This transmission power was plenty to fill my old, 3,500-square-foot home. The C2300 had a range of 110 feet with my iPad Pro, just short of the Nighthawk XR500's 115 feet, but impressive nonetheless. For larger homes, TP-Link's Deco mesh system can be linked to the C2300.
Along with my regular use of email, video watching and web browsing, I watched League of Legends players zap each other on Twitch and played a few rounds of online games, including Fighter Patrol 42 and Real Racing 3. The router easily passed my informal saturation test, in which I play HD and 4K videos on a Surface Pro 3 and iPad Pro while my Macbook Air plays an internet radio station and a Samsung TabPro S transfers data onto and off of a network storage system. During this workout, there were no skips, dropped frames or artifacts.
TP-Link gives you the freedom of choice to use its Tether Android or iOS app or a browser-based interface to set the system up and customize it. This means you can configure the C2300 with PCs, Macs, iPhones, iPads and Android devices. It can run as either a router or an access point.
The Tether app provides set-by-step instructions filled with informative illustrations. After agreeing to the company's license, I clicked to set the C2300 up as a router and followed its instructions by plugging the device in and allowing it to start up. A couple of minutes later, the app found the C2300 router. The device comes with its randomized network names and pass codes printed on a card, but it's still a good idea to change them to something more personal and secure. Using the Tether app, it took about 5 minutes to get the C2300 going.
In a similar vein, the browser method uses a Quick Setup Wizard that took me through the setup process. It started with typing, "tplinkwifi.net," into the address window of a connected system. Going right to the router's IP address, 192.168.1.0.1, works just as well.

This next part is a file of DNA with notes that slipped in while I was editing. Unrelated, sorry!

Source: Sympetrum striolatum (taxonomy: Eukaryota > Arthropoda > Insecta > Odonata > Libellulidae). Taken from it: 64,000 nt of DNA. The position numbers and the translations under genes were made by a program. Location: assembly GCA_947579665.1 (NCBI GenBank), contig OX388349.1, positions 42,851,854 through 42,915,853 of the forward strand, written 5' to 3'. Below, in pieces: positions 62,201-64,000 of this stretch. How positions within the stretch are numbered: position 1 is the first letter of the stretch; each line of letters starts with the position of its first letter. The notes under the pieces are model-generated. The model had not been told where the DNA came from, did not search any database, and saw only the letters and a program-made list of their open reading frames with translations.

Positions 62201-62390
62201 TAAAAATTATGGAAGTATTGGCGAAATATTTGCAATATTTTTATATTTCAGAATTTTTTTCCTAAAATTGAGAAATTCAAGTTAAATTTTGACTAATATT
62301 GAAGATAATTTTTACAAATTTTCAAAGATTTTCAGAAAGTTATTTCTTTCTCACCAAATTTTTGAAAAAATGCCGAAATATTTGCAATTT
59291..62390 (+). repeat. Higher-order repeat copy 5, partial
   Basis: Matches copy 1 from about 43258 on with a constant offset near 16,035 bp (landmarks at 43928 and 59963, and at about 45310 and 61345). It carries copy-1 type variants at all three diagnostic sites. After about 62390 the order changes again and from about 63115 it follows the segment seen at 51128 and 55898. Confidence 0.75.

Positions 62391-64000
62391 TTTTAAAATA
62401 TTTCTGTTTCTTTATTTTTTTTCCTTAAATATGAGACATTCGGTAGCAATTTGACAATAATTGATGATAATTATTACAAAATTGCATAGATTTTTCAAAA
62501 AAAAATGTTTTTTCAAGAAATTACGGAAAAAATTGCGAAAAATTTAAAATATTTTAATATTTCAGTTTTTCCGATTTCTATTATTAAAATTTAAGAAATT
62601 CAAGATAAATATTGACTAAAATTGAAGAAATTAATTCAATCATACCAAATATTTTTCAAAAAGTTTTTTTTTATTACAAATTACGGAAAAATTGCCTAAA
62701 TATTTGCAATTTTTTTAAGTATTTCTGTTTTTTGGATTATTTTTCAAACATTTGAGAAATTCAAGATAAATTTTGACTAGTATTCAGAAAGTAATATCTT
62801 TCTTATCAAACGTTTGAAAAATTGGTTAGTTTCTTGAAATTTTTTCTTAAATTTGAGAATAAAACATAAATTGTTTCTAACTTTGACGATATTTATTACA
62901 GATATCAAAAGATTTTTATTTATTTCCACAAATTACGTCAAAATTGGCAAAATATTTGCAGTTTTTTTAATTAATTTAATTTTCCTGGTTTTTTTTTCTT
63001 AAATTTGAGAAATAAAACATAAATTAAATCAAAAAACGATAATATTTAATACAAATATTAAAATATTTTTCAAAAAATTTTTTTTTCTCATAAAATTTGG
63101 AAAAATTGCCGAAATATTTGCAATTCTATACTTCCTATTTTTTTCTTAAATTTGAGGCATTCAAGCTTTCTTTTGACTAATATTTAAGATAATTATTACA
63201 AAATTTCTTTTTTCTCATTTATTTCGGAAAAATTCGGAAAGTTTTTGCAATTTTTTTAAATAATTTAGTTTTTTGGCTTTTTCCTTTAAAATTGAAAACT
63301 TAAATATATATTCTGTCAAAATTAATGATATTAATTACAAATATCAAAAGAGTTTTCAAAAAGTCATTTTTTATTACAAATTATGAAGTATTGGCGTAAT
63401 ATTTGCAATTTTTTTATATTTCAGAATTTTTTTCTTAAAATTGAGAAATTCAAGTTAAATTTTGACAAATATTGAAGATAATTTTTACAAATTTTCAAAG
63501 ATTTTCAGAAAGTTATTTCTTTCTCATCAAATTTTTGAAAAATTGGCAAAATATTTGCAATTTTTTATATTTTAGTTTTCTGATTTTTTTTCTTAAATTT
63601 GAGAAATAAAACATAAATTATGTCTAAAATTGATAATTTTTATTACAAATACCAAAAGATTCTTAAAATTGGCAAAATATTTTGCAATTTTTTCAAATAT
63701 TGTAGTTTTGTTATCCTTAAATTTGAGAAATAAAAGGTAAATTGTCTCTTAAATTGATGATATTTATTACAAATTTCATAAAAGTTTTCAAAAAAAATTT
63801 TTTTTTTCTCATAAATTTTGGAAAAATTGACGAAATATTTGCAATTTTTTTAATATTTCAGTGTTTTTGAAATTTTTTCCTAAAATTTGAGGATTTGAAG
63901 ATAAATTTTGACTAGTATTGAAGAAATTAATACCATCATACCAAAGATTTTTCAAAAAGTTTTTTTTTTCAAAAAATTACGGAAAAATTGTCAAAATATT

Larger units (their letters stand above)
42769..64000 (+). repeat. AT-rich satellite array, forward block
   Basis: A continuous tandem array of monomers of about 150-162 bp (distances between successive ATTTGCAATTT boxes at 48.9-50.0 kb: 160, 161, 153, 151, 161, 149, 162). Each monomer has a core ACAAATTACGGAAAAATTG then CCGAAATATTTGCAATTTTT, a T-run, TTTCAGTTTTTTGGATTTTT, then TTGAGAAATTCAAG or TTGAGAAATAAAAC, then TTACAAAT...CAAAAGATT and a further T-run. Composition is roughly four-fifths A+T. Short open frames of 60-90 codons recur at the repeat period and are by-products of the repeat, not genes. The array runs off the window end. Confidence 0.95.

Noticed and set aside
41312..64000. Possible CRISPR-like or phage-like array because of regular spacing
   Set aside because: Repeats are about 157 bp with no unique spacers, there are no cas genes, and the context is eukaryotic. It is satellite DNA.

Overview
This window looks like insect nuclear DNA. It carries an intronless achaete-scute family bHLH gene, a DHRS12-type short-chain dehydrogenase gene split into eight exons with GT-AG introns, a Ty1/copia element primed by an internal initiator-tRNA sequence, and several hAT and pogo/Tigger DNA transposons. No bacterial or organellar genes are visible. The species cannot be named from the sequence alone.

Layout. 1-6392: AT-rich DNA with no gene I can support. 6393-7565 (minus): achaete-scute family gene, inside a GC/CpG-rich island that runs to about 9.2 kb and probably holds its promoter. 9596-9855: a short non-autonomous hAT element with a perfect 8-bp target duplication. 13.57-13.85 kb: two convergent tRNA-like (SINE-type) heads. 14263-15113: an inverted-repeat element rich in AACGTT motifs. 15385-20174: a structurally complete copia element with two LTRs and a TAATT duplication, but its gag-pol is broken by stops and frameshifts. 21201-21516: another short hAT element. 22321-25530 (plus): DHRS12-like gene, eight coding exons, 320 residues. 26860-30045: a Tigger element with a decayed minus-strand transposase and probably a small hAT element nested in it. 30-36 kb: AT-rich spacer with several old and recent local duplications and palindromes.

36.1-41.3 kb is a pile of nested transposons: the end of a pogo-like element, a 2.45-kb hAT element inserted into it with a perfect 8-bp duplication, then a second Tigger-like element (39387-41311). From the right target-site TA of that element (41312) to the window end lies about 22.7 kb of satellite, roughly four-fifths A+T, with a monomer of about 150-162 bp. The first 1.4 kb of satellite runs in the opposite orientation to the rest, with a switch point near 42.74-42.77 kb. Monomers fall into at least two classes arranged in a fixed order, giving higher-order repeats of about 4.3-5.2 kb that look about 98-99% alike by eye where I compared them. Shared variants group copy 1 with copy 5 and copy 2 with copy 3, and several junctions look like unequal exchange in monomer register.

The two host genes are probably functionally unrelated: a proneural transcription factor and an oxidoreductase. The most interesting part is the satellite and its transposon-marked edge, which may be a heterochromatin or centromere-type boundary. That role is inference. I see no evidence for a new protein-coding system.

Along the way, the wizard asks questions, like what type of broadband connection you have. Fortunately, it guesses the answer and was correct for my cable modem. When done, the software showed a summary of the settings. All told, it took about 10 minutes from start to finish.
In addition to showing how many clients are connected and the network's current speed, the router lets you check on the HomeCare antivirus, QOS and parental controls. I took a moment to give my main computer the network's top priority for data so it could assure me the malware filters were active.
The Advanced section is a cornucopia of customization that allowed me to set the router up for IPv6 use and establish an online usage schedule for a child. I was able to adjust the router's transmission power to avoid having too much signal spill over the boundaries of the house.
In addition to using WPA2 encryption for client data, the C2300 has a firewall that has been designed to stop a denial-of-service attack. It's one of the rare routers that has antivirus software built-in, to stop malware from attacking your network and its clients. The software comes from Trend Micro and can quarantine infected systems. On the other hand, it lacks the deep-packet inspection of incoming data that Norton's Core provides.
It took about a minute to set up a guest network with separate network name and pass codes. I set it up so that occasional users could connect with websites but not to local resources, like my network storage drive.
TP-Link Cloud Service lets you manage your network from across the room or across the globe. Once you have an account, you can log on and do things like change passwords, update the router's firmware, choose which devices can connect and change the parental controls.
In addition to setup videos and downloads of the most recent firmware, the TP-Link support site has FAQs and access to the Tether apps. There's a thorough manual and a browser-based emulator for trying things out before they are permanent changes to the router.
Happily, TP-Link provides two years of warranty coverage and support. That is a step and a half ahead of Netgear's 90 days of support help.
Not only is TP-Link's Archer C2300 the fastest router we've seen, but it's also small, unobtrusive and chock-full of high-end features. It can protect the network from viral and hacker attacks, and you can customize it the way you want. At $120, it costs less than half what the Linksys WRT 32X or Netgear Nighthawk XR500 Pro Gaming routers go for, while doubling their warranties to two-years of coverage. The C2300 is the best high-performance router you can buy today.
Credit: Tom's Guide